Magical Sunset at Cape Sounion
[Sounion, Greece, May 19, 2019]
After spending more than half the day touring the ancient sites of Athens, we went back to our AirBnB to relax. This was much needed downtime before our evening adventure.
In the late afternoon, we picked up our rental car from a small Hertz rental office just a 5-minute walk from our AirBnB. Our destination was about an hour and a half south of Athens. We were headed to the ancient temple of Poseidon, built in the 5th century BC during Athens’ Golden Age. I’d considered doing a bus tour there so we can avoid the hassle of dealing with a rental car; but most tours were on Saturday, which was the day we got to Athens, and we also wanted the freedom of stopping along the way for dinner or just to enjoy the views.
The drive south along the coast was beautiful! B had done this trip last time he was here, and he was looking forward to seeing those gorgeous homes built into the hillsides overlooking the Aegean again.
Since sunset wasn’t until close to 8:30 pm, we left Athens early enough to also have time for dinner along the way. B found this gorgeous little restaurant called Stamatis. We were the only people on the patio (perks of traveling just before high season!)
We were starving since we hadn’t had anything since breakfast.
The restaurant was really close to the temple – we actually could see in the distance just a few minutes after leaving it.
Parking was, thankfully, plentiful. There was a small cafe off the parking lot, but it didn’t look nearly as appealing as our little restaurant. The temple was located a short walk uphill from there.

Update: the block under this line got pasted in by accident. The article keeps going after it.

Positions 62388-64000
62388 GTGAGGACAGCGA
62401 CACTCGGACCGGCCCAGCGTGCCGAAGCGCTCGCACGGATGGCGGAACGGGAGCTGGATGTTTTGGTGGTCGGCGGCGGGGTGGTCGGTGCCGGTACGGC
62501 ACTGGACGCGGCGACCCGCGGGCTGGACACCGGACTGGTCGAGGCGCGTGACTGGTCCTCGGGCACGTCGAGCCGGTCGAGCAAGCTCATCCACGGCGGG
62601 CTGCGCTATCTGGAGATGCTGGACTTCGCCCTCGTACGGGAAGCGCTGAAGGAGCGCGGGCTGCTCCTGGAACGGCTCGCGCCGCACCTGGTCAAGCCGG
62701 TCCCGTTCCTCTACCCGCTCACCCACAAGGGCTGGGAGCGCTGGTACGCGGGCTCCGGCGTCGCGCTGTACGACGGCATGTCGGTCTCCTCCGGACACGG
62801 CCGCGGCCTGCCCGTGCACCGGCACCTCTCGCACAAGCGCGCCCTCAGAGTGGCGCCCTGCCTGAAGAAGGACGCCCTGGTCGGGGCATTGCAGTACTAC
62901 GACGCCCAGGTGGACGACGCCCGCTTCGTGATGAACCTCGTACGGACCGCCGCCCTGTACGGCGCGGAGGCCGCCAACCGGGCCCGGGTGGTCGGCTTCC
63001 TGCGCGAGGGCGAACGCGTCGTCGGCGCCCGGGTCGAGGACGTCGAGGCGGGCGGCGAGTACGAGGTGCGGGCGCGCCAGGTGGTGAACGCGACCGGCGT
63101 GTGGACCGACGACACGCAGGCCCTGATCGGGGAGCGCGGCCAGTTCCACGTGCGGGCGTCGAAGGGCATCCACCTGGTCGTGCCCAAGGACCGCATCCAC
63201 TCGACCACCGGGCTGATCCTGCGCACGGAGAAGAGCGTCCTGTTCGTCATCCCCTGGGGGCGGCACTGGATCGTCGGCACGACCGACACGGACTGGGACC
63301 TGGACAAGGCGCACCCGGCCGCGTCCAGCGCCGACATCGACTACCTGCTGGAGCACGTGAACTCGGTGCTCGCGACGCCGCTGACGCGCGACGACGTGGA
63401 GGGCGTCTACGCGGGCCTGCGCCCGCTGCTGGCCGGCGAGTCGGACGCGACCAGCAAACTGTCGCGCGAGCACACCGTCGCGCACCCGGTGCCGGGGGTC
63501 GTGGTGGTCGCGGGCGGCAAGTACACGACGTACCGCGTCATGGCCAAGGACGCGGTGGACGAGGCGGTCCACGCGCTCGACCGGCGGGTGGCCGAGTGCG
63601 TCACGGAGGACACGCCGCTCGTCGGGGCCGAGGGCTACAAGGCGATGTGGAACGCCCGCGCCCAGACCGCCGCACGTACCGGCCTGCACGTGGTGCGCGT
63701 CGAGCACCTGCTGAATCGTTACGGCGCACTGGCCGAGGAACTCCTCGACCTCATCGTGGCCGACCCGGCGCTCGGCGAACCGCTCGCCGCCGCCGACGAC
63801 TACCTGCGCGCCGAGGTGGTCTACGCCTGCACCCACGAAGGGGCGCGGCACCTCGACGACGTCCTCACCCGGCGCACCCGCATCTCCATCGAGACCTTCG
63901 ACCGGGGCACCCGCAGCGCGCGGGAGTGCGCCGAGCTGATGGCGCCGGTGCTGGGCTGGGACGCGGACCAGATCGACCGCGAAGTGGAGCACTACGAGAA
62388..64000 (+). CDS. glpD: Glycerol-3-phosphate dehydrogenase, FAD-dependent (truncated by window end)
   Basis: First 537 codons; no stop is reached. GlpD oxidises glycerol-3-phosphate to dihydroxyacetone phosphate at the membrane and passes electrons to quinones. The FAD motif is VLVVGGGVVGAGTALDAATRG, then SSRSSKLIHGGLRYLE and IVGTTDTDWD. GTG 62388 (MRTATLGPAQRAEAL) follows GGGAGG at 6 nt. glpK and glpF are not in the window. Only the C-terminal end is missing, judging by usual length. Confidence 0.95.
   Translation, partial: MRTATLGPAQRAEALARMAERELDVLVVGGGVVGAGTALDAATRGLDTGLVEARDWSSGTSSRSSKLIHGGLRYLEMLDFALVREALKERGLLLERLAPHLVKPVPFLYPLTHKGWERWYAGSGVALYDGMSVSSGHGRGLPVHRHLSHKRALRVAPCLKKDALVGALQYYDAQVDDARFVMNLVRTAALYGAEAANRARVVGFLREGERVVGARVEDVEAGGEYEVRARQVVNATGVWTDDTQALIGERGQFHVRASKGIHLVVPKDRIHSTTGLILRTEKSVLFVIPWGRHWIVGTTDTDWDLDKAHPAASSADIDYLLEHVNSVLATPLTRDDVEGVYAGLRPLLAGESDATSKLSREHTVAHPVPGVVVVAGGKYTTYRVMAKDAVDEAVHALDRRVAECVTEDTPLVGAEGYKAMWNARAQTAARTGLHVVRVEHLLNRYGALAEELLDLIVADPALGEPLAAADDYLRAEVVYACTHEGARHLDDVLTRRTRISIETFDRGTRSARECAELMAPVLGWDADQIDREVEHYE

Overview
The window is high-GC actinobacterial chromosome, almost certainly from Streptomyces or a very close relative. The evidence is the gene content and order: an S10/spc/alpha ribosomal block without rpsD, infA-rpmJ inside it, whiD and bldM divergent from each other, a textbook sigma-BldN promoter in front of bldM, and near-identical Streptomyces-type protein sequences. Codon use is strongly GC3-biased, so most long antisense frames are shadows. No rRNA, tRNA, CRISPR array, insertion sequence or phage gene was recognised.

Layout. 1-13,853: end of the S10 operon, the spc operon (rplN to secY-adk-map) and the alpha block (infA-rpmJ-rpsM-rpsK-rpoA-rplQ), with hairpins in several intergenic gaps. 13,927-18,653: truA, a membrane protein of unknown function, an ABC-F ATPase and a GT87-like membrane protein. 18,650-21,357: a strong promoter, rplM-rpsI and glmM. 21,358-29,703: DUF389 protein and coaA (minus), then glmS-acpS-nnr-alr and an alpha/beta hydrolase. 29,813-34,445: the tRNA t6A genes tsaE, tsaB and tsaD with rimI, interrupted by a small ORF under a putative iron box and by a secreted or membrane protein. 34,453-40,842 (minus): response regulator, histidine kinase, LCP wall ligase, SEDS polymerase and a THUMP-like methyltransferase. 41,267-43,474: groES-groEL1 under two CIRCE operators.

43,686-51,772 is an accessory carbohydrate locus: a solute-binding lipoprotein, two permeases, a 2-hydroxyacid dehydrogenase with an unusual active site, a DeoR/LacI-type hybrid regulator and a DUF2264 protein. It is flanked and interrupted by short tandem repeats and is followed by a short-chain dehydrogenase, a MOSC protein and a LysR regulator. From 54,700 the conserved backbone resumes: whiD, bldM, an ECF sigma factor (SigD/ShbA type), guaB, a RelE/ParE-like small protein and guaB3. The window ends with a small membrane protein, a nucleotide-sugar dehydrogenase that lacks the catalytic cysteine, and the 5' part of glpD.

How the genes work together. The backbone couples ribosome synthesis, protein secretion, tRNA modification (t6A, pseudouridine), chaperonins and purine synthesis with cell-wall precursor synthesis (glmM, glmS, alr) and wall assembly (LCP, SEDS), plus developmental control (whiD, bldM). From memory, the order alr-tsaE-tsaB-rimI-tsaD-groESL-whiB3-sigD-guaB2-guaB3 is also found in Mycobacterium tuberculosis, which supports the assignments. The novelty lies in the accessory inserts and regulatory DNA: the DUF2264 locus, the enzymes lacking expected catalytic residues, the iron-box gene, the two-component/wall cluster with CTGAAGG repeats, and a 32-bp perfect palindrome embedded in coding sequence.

The temple of Poseidon was constructed in 444–440 BC during the rule of the Athenian statesman Pericles, who also rebuilt the Parthenon in Athens after the Persian invasion. The temple features Doric-style columns, like the ones at the Parthenon. 16 of the 38 columns still stand, of which four were re-built in the 20th century.
The temple was perfectly situated for sunset photos. We had great views of the coastline as well.
The place was busy but not too crowded. A guard with a whistle was busy keeping people away from climbing stones that apparently came from the temple. They were all over the place and could not be cordoned off, but they looked very much like part of the landscape, so people couldn’t really tell they came from the temple.
We spent about an hour there taking photos and enjoying the lingering sunlight.
The closing time was officially 8:30, which was just after sunset. We managed to take some final photos as the guard ushered us towards the exit with that whistle of his. He was definitely not inclined to spend any extra minutes there!
Since the office we rented the car from was closed by the time we got back to Athens, we had to find parking for the car ourselves and return it the next day. Anticipating no street parking, I had asked our AirBnB host to recommend a parking garage in our area. It cost us an extra EUR 20, but I was thankful we didn’t try to park on the street because it would have been impossible. Streets in Plaka are narrow – most are one-way with barely enough room for cars to pass, and the cars that were parked on the street were so close to each other that I wondered how they got into their spaces in the first place.
After what turned out to be the busiest day on the whole trip, we were exhausted. We had another full day in Athens but we planned on making it a much more leisurely experience.